Propranolol belongs to a group of drugs called beta blockers. It is used in patients with heart problems to control high blood pressure or irregular heart beats. It is also used to treat certain types of vascular birthmarks. It is also used to prevent migraines and headaches.
This information sheet from Great Ormond Street Hospital (GOSH) explains about generalised severe junctional epidermolysis bullosa (previously called Herlitz junctional EB) and how it can be managed. It also contains suggestions for making everyday life more comfortable and contact details for further information and support.
Asthma is a condition that affects the small airways of the lungs (bronchi), making them red, swollen and sensitive. These sensitive or hyper-responsive airways can react badly to certain ‘triggers’ such as catching a cold, exercise, cigarette smoke, house dust mites, pets and pollen.
The purpose of this guideline is to provide guidance about surgical diathermy at Great Ormond Street Hospital (GOSH).
NOTE: We review our guidelines regularly and this guideline is now past its review date. The content of the guideline below may not reflect the most recent evidence based practice. Please use with caution.
This information from Great Ormond Street Hospital (GOSH) is for parents of children and young people undergoing assessment for possible lung or heart-lung transplantation. A transplant is a serious operation and is not without risk. A transplant can be the only effective treatment option for certain serious lung diseases; however, it is not a cure. In many situations transplantation can lead to an extension of life with improved quality.
A bone scan is used at Great Ormond Street Hospital (GOSH) to show the structure of your child’s bones. It can show up any problem areas, such as infection or fractures. It can also show areas of new or overactive bone growth.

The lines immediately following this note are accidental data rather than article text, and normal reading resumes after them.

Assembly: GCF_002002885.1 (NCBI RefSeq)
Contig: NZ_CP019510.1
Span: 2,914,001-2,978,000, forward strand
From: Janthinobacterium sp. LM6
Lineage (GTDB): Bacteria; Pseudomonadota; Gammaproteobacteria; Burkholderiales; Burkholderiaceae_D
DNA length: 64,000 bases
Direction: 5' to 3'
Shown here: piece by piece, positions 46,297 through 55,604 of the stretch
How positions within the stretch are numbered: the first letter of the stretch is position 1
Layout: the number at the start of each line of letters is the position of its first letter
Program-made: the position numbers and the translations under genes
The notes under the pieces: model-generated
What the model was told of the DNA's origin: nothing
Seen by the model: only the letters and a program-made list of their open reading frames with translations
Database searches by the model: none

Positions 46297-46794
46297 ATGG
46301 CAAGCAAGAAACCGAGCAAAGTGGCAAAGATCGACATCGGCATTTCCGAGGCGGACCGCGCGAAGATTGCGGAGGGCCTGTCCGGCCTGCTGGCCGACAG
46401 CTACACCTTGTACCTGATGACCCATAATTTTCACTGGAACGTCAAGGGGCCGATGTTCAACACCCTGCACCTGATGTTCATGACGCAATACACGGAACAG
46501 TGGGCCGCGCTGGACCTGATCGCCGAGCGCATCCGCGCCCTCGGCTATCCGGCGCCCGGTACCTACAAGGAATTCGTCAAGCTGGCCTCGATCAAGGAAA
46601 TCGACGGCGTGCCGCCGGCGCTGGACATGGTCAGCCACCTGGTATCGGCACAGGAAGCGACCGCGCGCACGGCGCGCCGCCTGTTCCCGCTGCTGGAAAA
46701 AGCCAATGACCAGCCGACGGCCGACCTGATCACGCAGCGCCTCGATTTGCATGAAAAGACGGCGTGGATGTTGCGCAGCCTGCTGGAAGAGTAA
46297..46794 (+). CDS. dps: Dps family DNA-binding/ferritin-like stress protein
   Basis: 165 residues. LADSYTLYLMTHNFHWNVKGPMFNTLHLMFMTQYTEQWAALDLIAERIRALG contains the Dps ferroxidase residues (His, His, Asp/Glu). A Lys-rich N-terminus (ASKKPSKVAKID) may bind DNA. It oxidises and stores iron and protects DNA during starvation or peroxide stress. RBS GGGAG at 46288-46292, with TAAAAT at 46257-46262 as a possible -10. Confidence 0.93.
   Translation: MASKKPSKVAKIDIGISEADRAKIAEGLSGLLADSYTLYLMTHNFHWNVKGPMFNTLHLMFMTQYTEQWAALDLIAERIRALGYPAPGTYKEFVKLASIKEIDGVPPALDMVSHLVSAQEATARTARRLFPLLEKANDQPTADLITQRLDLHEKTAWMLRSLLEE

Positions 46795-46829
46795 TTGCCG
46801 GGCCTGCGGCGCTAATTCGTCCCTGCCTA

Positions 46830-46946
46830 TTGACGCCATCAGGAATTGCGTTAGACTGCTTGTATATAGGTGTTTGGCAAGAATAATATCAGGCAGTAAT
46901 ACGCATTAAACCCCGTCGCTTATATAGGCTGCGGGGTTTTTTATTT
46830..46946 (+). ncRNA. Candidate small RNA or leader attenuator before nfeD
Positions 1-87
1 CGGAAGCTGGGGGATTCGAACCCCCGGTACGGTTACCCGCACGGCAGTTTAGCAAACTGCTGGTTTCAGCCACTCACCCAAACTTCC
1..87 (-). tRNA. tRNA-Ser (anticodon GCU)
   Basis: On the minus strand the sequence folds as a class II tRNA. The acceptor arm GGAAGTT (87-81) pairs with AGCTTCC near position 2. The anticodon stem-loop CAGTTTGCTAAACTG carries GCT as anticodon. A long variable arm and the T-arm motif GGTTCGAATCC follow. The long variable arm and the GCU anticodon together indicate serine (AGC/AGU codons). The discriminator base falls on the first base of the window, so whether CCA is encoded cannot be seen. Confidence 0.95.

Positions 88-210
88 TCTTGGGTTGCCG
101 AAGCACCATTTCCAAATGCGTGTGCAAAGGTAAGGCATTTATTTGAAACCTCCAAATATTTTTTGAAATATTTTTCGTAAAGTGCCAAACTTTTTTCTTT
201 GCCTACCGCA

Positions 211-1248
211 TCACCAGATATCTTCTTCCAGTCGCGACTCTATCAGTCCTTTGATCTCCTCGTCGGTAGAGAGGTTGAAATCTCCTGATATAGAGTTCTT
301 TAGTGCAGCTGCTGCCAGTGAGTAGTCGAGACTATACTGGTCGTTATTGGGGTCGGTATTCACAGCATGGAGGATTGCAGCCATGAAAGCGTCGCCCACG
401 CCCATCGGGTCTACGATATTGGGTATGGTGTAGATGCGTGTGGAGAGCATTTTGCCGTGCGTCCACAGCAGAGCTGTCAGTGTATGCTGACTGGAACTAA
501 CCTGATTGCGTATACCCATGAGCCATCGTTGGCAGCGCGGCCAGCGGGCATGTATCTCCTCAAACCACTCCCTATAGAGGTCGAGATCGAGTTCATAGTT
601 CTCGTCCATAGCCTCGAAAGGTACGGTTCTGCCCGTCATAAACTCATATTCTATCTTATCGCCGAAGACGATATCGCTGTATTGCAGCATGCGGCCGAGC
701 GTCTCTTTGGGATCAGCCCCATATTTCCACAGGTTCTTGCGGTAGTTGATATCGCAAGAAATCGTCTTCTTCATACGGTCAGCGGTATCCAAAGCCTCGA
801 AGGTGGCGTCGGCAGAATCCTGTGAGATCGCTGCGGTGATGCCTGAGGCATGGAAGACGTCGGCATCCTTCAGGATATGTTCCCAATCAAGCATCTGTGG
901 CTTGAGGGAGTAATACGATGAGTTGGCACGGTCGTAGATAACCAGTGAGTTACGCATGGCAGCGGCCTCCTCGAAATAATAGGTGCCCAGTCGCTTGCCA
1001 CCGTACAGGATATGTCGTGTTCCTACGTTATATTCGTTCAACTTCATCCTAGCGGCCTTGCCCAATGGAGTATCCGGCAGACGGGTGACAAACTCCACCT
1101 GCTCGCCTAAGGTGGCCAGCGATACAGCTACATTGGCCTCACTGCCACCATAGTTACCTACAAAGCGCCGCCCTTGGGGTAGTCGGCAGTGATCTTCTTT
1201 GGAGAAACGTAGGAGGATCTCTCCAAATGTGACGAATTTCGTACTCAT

This page from Great Ormond StreetHospital (GOSH) explains about the different forms of supraventricular tachycardia – AV node re-entry tachycardia, atrial flutter, AV reciprocating tachycardia, atrial tachycardia and junctional tachycardia – their causes, symptoms and treatment and where to get help.
Coagulation factors are proteins, which in the blood, cause clotting. The factors are manufactured either from human blood (plasma derived) or genetic engineering (recombinant). Advice should be sought from a Consultant Haematologist prior to any decision to prescribe and administer coagulation factors.
Urinary retention occurs when someone cannot empty their bladder completely. Instead of all the urine being passed out through the urethra, some remains in the bladder. This page from Great Ormond Street Hospital (GOSH) explains the causes, symptoms and treatment of urinary retention and where to get help.
Sedation and analgesia are well-established practices for children requiring mechanical ventilation reducing biochemical and physiological stress responses, which can directly affect patient outcome (Ista et al 2007) Opioids and benzodiazepines...